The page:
At the Verve Poetry Festival headline on Saturday, Helen Mort, Kayo Chingonyi and Sarah Howe were on a panel discussing their poetry and themes of home and belonging. Sarah remarked that “poetry gave her a background”. I remember being in the audience and having an almost visceral reaction to that comment, with my whole body seeming to light up and go ‘that’s it’.
My Primers poems are about home, longing, a peripatetic childhood moving between several countries, disorientation, a longing for a place that doesn’t quite exist, exploring what travels and what stays intact and what is lost and what is reclaimed when travelling. How the map isn’t always the territory. How writing is also a means of constructing an emotional landscape to reside (uneasily) in.
For this blog post, I’ll focus on ‘Yellow’, the longish poem that opens my Primers section and really holds the space for many of the themes that run throughout my work. But before I talk about the content of ‘Yellow’, I should mention the general approach I took for all these poems.
It was doing some research on the extreme sport of free diving for another poem in the book (‘The Impossible Physiology of the Free Diver’) that I came across something called “attention deconcentration”, which is a psychological trick some free divers use in moments of extreme stress. You distribute your focus to the whole field of attention so you try to feel everything simultaneously. It brings to mind something that Morgan Parker said in an interview: “When I write I overwhelm myself… I don’t know what stimulus will jumpstart a poem…I douse myself in all of them at once” . I can’t think of anything that captures my process better. I work best when typing furiously. Perhaps because my day job involves lots creative copywriting driven by deadlines (read: panic, clients, coffee), I surrounded myself with books, bad doodles, collections by all the poets I love, incomprehensible notes and images, Twitter memes, movie trailers, a browser groaning under the weight of 37 open tabs… This process is important because ‘Yellow’ came about over a long period of time and through accumulating scraps of images, short notes, an unholy mess of papers, half-remembered things squirrelled away in Evernote that, when the time was right, surfaced.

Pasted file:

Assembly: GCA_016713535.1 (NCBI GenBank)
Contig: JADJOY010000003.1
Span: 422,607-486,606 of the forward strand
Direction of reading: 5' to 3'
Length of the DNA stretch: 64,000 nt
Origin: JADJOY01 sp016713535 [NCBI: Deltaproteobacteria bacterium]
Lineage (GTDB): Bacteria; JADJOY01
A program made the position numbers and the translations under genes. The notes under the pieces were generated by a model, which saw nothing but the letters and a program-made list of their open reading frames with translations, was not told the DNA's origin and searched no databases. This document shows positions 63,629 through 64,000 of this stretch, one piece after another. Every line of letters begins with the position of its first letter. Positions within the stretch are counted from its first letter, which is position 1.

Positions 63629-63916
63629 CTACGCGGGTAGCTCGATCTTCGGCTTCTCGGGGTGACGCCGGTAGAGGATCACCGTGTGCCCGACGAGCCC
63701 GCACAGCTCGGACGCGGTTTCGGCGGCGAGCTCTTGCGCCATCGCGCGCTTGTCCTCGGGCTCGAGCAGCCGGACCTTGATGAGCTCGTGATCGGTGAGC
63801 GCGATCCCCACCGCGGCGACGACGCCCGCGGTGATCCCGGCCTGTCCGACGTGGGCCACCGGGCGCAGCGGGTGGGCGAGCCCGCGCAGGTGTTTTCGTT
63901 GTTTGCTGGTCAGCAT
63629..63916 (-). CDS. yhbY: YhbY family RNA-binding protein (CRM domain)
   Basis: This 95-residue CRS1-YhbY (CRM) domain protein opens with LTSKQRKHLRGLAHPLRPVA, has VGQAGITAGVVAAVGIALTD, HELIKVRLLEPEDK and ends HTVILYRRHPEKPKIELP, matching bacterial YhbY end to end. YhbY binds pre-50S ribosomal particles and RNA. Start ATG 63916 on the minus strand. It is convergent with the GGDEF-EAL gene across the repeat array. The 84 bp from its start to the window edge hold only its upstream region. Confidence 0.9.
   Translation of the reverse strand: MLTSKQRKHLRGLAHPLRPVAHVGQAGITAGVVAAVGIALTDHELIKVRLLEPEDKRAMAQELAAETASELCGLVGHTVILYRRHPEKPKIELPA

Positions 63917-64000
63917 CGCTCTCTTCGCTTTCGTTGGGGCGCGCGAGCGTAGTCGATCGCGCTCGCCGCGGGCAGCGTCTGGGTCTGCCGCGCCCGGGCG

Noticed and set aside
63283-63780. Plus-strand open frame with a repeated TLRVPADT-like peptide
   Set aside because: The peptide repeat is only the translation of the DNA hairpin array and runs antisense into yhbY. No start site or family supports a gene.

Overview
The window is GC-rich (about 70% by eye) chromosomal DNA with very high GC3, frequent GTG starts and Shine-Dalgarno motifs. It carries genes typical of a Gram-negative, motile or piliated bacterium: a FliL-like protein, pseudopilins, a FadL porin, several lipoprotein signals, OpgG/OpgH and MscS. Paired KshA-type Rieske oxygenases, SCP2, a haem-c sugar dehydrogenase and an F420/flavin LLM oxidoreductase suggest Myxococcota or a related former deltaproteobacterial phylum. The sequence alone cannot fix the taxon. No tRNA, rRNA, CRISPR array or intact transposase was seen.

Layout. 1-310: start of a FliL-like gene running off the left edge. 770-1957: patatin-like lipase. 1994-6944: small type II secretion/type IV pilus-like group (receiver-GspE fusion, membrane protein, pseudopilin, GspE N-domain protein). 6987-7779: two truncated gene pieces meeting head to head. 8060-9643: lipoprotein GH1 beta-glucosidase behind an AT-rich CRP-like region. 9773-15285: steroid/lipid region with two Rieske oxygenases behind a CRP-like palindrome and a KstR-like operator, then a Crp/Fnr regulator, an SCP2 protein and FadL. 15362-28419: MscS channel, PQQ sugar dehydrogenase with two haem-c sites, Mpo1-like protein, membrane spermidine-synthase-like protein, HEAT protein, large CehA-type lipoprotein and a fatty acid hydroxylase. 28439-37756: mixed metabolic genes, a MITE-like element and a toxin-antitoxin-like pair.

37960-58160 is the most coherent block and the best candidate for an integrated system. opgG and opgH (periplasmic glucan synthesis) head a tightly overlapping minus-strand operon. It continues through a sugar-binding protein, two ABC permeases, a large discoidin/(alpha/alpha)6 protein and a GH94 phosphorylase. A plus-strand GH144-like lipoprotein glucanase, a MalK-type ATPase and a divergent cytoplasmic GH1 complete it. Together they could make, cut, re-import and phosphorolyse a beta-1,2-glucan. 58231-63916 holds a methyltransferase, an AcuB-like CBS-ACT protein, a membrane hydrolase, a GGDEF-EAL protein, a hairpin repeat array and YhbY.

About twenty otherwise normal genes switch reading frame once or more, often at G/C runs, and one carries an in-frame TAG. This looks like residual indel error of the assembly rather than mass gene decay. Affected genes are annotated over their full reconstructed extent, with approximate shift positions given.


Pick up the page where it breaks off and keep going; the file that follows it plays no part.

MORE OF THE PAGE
The idea started with one of my mother’s stories of how on the first day of missionary school she was told by the Headmistress (of Oxfordshire) that her Chinese name was too confusing and asked ‘can we call you “Mary” instead?’ (I like to think my mother sassed them back and set them straight.) It’s a story my sister and I had been told many times but it wasn’t until later that I realised how deeply troubling it was. What’s said and not said and glossed over. Vera Chok’s excellent essay in The Good Immigrant talks about being a Chinese woman from Malaysia, the term “yellow” and the systemic silencing, racism and lack of recognition the Chinese diaspora faces.
The second piece was a scribble buried in a notebook margin from two years ago (that might become another poem soon): “Leave for too long and the jungle takes over. / Plants do it without looking back: colonising is easy. Cultivating is hard.”